By Topic

BGP route reflection revisited

Sign In

Cookies must be enabled to login.After enabling cookies , please use refresh or reload or ctrl+f5 on the browser for the login options.

Formats Non-Member Member
$31 $13
Learn how you can qualify for the best price for this item!
Become an IEEE Member or Subscribe to
IEEE Xplore for exclusive pricing!
close button

puzzle piece

IEEE membership options for an individual and IEEE Xplore subscriptions for an organization offer the most affordable access to essential journal articles, conference papers, standards, eBooks, and eLearning courses.

Learn more about:

IEEE membership

IEEE Xplore subscriptions

5 Author(s)

The original BGP design requires that all BGP speakers within an autonomous system be directly connected with each other to create a full mesh, and BGP update messages be propagated to directly connected neighbors only. This requirement leads to BGP session scalability problems in networks with large numbers of BGP routers. Route reflection was proposed as a quick fix to address this BGP session scalability problem and has been widely deployed in the operational Internet without a thorough analysis of its pros and cons. In this article, we first provide an overview of the route reflection design, summarize the discoveries from published literature, and discuss the trade-offs in using route reflection as compared to using a fully connected i-BGP mesh. Then we show that well engineered route reflector placement can overcome certain drawbacks, and that a few issues remain open for future study.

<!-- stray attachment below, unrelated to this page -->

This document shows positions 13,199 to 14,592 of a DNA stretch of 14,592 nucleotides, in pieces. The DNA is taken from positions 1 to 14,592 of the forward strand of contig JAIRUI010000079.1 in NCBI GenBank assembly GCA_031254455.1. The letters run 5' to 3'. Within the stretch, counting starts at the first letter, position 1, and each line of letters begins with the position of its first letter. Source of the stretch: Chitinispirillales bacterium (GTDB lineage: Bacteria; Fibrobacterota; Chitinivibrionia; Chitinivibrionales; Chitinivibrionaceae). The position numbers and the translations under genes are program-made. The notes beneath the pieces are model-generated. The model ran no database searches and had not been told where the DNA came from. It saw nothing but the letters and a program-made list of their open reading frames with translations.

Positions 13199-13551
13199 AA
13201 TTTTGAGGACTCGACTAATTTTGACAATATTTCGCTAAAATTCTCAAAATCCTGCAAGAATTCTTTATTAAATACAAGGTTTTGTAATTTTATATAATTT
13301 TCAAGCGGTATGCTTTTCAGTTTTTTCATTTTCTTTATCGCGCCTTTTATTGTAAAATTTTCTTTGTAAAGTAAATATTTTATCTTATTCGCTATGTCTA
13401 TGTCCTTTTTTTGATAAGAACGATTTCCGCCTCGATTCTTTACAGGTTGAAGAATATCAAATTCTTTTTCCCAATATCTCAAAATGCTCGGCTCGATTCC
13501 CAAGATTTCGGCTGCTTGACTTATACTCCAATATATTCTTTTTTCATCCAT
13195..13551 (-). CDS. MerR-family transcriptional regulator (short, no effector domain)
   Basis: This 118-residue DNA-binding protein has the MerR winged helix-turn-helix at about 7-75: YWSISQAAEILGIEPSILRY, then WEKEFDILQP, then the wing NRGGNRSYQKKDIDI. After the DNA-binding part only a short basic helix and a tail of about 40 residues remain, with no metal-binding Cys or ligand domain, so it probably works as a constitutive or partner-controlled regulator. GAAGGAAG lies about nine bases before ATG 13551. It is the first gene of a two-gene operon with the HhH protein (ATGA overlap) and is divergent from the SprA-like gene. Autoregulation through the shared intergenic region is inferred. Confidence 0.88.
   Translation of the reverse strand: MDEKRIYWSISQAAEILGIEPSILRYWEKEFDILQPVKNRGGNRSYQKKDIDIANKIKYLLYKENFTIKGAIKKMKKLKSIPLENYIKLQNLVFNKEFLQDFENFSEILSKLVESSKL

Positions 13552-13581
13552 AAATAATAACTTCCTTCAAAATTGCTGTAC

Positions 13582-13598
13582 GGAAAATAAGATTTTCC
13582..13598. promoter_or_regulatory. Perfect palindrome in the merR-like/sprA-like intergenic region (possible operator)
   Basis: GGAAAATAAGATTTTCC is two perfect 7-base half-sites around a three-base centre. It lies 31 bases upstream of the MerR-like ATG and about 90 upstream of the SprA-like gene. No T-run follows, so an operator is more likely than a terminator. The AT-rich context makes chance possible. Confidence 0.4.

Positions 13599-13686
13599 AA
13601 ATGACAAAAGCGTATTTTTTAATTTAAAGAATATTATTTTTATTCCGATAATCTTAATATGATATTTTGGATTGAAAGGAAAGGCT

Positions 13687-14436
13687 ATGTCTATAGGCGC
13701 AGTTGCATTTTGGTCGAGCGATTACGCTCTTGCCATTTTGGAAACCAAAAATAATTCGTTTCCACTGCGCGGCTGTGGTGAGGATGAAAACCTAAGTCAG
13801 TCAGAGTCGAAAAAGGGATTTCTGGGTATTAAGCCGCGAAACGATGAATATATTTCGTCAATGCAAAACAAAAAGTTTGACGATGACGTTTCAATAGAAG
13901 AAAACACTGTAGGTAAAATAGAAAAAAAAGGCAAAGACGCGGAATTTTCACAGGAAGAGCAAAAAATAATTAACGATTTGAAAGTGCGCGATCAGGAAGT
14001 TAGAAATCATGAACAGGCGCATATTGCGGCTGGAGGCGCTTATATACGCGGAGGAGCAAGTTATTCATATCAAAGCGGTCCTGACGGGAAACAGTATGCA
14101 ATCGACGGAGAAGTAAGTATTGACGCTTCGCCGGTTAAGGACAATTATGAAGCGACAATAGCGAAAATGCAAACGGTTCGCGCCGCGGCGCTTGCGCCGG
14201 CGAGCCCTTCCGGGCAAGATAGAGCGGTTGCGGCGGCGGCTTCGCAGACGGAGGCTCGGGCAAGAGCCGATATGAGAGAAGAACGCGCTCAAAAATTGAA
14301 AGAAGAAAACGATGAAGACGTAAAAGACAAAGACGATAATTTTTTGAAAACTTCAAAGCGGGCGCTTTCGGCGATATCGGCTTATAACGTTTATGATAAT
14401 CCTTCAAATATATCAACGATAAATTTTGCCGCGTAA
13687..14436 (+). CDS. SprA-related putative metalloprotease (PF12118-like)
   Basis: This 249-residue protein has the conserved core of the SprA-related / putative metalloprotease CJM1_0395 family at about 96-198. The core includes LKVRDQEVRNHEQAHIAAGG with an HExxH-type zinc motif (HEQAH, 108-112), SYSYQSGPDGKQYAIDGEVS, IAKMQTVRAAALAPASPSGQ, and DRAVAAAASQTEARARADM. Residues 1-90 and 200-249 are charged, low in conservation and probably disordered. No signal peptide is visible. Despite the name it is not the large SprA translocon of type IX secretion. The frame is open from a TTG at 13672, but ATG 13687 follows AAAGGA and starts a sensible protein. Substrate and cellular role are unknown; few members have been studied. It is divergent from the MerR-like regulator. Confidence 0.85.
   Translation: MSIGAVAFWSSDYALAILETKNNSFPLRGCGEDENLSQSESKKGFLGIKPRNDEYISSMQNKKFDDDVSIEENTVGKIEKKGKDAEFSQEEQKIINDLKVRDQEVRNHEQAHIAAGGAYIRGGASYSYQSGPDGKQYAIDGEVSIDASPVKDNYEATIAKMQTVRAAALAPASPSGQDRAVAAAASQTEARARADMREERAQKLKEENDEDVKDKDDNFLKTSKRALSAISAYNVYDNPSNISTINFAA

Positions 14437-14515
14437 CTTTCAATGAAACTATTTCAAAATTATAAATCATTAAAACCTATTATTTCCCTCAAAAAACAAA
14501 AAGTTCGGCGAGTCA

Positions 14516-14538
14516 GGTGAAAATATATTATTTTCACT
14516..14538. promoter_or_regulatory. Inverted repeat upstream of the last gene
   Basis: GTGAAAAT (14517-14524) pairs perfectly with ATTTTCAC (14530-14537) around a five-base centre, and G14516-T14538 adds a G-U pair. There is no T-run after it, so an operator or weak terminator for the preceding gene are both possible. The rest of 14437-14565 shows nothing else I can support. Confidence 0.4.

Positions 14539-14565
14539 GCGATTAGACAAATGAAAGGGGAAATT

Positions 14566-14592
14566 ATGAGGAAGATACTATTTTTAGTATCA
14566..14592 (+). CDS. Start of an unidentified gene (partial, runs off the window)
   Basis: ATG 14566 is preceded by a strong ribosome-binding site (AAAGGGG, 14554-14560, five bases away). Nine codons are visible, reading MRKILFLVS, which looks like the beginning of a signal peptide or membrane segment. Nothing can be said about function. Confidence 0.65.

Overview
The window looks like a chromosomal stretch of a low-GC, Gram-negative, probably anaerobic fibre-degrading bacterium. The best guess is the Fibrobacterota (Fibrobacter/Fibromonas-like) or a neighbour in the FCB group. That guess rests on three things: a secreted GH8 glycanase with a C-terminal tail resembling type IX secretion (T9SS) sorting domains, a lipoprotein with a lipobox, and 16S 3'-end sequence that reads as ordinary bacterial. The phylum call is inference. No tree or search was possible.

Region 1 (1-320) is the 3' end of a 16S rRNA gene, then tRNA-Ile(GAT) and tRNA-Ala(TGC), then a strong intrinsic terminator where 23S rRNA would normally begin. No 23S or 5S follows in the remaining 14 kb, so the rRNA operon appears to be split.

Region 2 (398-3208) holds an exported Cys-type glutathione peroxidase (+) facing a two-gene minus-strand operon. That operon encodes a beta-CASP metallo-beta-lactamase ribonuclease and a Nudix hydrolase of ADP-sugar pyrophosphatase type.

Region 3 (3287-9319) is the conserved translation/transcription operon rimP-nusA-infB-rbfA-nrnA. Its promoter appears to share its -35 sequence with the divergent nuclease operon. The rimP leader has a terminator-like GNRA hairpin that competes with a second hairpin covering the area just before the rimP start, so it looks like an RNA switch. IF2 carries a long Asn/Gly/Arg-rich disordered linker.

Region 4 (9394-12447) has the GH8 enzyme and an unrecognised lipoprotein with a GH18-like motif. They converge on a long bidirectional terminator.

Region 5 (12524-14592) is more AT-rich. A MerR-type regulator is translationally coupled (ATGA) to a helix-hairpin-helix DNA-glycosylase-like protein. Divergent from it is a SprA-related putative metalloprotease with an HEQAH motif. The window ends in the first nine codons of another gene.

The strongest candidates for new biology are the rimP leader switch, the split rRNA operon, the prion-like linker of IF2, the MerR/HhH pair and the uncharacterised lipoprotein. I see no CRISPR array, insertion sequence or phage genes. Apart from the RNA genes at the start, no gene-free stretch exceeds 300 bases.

Published in:

Communications Magazine, IEEE  (Volume:50 ,  Issue: 7 )